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Sounds for Samhain

by Thomas Durbin 12 months ago in halloween · updated 12 months ago
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turnip the volume

It's the greatest time of year again! Autumn, the season that brings us Samhain, later dubbed Hallowe'en and Halloween. The Celtic origins of Halloween are not often studied or discussed by the masses, but it is important and interesting history. Delving into the topic and celebrating the part of my ancestry traced back to the Irish and Celts, I decided to share some fun things including favorite witches and vampires and items of information that will, hopefully, encourage and inspire readers to study Celtic and Irish history as well as the history of ancient peoples who lived in western Europe and originated traditions people take for granted and only recognize as commercialized party days today.

The origins of Halloween have been traced to Rathcroghan, a former Celtic center that is now buried beneath farmland in County Roscommon in Ireland. One specific point still known and in existence today is Oweynagat cave, said to be the entrance to the other world sometimes known as Tír na nÓg. It is the land of demons, ghouls, fairies, and leprechauns. Also, it may be the realm of the dead...or undead. The Samhain festival is held at the end of October. During Samhain, fires were traditionally built on hilltops to protect people from the demons set free while the veil between the Earthly realm and the other world was lifted. People also disguised themselves as ghouls and carved turnips in efforts to protect themselves. This article is a good starting point for education about the history of Halloween, https://www.nationalgeographic.com/travel/article/inside-irelands-gate-to-hell-that-birthed-halloween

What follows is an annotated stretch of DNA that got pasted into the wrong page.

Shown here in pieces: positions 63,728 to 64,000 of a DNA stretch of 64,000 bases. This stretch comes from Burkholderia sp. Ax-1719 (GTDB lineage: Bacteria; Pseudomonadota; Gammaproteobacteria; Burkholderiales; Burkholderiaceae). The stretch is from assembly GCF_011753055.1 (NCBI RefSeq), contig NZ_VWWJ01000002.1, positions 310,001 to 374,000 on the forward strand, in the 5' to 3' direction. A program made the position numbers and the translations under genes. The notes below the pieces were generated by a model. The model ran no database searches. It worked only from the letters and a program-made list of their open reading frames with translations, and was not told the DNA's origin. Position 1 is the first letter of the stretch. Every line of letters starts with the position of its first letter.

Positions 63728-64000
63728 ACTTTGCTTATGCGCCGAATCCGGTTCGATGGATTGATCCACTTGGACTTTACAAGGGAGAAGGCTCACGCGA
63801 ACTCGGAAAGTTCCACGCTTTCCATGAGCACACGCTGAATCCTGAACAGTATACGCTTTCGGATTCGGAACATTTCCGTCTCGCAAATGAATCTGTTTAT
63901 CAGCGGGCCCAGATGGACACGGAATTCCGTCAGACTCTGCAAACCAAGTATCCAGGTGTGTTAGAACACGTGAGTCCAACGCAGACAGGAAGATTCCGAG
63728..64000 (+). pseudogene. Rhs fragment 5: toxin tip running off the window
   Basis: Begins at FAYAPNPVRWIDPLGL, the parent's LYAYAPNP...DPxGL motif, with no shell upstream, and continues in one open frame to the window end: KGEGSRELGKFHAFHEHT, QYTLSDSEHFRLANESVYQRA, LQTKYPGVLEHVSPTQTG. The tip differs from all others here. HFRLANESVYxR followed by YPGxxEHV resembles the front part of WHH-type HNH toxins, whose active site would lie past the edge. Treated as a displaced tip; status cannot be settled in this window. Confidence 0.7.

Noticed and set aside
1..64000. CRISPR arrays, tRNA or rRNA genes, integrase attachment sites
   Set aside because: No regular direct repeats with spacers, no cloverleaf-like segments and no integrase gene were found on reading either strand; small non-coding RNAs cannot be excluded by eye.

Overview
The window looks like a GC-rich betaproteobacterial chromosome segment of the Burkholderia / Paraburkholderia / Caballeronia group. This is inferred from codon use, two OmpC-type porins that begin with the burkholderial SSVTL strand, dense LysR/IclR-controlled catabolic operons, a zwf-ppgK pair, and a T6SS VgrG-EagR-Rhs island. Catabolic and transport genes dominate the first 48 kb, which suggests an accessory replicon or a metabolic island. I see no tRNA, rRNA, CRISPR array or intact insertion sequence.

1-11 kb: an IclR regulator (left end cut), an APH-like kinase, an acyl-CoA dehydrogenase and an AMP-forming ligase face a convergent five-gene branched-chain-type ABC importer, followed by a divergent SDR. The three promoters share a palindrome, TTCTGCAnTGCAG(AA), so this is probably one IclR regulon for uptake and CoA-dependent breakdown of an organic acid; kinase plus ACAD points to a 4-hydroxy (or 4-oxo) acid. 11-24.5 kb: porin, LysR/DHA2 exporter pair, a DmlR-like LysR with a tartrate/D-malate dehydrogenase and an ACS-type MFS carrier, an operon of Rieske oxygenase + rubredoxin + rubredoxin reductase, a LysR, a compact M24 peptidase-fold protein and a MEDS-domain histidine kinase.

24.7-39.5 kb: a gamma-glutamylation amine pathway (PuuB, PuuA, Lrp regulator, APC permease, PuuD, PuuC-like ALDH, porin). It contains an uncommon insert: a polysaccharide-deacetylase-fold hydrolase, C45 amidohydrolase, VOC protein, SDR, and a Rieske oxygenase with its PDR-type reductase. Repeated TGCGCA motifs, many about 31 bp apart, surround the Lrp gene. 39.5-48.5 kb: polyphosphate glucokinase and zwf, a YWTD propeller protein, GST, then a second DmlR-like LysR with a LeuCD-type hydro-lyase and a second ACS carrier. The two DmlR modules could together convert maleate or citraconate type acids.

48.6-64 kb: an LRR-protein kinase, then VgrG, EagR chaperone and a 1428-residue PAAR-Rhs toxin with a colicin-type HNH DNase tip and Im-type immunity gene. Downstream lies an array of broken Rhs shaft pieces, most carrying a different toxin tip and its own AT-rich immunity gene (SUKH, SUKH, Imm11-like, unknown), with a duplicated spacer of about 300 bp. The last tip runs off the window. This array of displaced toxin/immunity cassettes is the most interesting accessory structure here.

Before we get to the playlist, I want to share a few October recommendations and random items.

There is no dark side of the Moon! Truly!

I recommend these titles for October reading:

Frankenstein; or the Modern Prometheus by Mary Wollstonecraft Shelley;

Dracula by Bram Stoker;

Grimm's Fairy Tales. Note how macabre they are and tell me why we call them Children's Fables?

Edgar Allan Poe, everything by Poe.

And, add some Shakespeare to the list. "Double, double toil and trouble, fire burn, and cauldron bubble..."

October shows on my recommendations list include The Munsters (the antics of 1313 Mockingbird Lane are worth a stormy day binge), Bewitched, Charmed, The Addams Family, Buffy the Vampire Slayer, Supernatural, True Blood, Once Upon a Time, and Grimm.

A must-watch movie on my list for the season is Corpse Bride. The Wizard of Oz is a good scary one for a dark October night, too. Don't forget The Lost Boys, either.

Of course, a marathon including the Universal monster movies, especially Dracula (1931), Frankenstein (1931), The Mummy (1932), The Bride of Frankenstein (1935), The Wolf Man (1941), and Creature from the Black Lagoon (1954) is a necessary component of a complete Samhain and Halloween season.